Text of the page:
The mass media is such that it is easily manipulated by big money and power interests. The major vehicles within the mass media are often owned by such interests. This ownership often means that our free press is not nearly so free as its rhetoric would have us suppose. That press which is bought and sold, in other words, is not free. This has created a situation where the typical voice of mental health treatment in the media is a voice that has been hand picked by the mental health authorities for its qualities of obsequiousness. There are other voices within the mental health system, and I believe these voices should be listened to as well.

The voice of people critical to force needs to get a hearing, too. Not everybody is happy with having their civil liberties and human rights entirely ignored and disgracefully trampled on. There is certainly a great deal about conventional mental health treatment that needs changing. If the mainstream media won’t carry those voices of dissent that occur forward, then it is up to those critics to make their own media, and to see that those voices get a hearing in the arena of public opinion.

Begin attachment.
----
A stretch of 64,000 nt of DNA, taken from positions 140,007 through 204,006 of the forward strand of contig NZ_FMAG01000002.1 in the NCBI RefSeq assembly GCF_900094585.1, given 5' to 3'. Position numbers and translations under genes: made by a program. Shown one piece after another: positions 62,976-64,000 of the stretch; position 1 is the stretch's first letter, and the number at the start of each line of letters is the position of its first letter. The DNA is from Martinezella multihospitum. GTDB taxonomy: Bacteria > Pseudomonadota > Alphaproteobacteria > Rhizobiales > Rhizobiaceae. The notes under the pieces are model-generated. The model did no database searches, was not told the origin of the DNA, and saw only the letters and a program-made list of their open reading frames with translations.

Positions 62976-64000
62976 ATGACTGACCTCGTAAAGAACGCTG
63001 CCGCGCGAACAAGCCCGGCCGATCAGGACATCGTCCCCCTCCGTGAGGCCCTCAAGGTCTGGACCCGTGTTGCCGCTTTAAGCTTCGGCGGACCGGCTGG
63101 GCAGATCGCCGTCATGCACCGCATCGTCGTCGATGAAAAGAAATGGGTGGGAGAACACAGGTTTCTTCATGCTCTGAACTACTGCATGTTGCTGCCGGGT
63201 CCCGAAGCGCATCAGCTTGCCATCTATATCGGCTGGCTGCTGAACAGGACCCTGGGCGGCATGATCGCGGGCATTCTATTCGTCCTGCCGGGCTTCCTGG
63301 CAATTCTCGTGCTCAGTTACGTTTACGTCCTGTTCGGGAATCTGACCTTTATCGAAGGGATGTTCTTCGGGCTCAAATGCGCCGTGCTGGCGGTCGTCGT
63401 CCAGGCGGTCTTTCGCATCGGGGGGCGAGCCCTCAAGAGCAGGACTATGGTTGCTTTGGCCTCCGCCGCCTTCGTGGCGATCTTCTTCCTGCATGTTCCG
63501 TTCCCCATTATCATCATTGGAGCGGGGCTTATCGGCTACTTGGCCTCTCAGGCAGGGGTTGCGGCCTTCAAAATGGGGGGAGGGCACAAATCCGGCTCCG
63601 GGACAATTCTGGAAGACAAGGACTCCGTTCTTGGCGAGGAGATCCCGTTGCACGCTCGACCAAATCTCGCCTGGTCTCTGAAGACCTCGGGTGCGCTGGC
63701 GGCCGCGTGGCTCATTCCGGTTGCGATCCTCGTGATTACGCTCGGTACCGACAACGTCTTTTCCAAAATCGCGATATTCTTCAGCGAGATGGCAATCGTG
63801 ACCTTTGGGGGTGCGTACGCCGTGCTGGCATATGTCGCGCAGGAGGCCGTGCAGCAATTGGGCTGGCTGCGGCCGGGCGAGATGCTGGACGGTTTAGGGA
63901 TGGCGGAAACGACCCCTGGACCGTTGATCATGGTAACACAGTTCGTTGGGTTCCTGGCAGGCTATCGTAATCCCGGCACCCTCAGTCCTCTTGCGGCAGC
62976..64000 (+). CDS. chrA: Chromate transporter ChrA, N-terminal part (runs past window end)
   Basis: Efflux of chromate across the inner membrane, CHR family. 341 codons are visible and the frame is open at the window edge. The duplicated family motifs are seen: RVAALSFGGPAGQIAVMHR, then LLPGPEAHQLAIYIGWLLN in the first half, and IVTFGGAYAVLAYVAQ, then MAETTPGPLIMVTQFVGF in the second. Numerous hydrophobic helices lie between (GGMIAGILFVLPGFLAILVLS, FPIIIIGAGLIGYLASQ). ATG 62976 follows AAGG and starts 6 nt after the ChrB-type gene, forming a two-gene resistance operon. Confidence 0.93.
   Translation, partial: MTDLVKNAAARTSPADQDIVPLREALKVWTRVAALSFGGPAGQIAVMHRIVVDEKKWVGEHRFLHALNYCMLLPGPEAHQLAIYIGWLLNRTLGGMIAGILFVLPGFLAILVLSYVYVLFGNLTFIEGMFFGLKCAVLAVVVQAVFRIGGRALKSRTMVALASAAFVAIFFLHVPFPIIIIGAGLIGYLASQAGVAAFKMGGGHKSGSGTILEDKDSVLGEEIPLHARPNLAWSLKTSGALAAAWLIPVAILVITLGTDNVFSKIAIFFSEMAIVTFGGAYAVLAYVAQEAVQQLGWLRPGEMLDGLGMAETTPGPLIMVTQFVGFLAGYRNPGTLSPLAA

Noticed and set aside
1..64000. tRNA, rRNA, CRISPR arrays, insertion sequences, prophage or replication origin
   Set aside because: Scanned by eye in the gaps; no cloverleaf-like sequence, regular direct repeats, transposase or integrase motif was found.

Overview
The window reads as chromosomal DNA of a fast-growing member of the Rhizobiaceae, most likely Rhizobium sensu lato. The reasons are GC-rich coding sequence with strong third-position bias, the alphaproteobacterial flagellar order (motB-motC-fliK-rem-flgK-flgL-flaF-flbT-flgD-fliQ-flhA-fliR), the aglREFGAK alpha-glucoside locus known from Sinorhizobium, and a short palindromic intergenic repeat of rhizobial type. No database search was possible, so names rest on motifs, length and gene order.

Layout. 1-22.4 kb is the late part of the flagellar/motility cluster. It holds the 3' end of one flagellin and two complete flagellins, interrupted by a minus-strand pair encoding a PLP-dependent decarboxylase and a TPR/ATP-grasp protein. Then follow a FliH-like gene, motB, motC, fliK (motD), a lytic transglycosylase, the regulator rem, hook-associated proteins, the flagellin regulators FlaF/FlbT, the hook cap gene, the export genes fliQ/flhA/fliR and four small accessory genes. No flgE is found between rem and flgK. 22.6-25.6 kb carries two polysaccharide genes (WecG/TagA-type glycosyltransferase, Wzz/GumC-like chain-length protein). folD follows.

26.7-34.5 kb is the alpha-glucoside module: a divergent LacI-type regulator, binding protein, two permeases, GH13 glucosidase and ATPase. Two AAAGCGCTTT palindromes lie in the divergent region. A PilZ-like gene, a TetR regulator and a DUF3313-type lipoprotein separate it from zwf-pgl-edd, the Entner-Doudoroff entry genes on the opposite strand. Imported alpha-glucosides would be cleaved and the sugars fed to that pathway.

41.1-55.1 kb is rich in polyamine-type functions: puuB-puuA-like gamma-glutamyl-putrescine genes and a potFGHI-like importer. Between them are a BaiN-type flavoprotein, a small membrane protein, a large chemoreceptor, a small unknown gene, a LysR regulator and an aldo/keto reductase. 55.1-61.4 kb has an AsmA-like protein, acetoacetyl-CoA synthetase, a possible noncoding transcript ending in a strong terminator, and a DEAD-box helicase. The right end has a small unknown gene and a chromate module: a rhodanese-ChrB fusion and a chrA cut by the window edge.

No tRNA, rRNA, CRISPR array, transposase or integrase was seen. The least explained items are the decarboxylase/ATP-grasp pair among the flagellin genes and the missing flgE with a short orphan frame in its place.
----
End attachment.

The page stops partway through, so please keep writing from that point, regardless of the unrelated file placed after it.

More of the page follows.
Studies have shown that provoking a disbelief in free will causes many negative effects in subject participants. Among these negative effects are increased lying, cheating and stealing. I think it sad that mental patients, and mental health consumers, are encouraged not to believe in their own self-control as self-control is a matter of free will. I also think that mentioning a right to receive treatment while denying any right to refuse treatment is a matter of trying to cancel any notion of free will.

There is way too much dependency, and way too little interdependency, in the mental health system as it is. Dependency is a one way street. The more powerful look down on the less powerful. Interdependency is a matter of equals working together to achieve goals each holds in common. As it is, the system is often more destructive, for this reason, than it is constructive. It often becomes, given this situation, a crippling matter for some of the people who get stuck in it. Understanding this trend, I think it is often better for some people to work for change in the mental health system outside of that system altogether.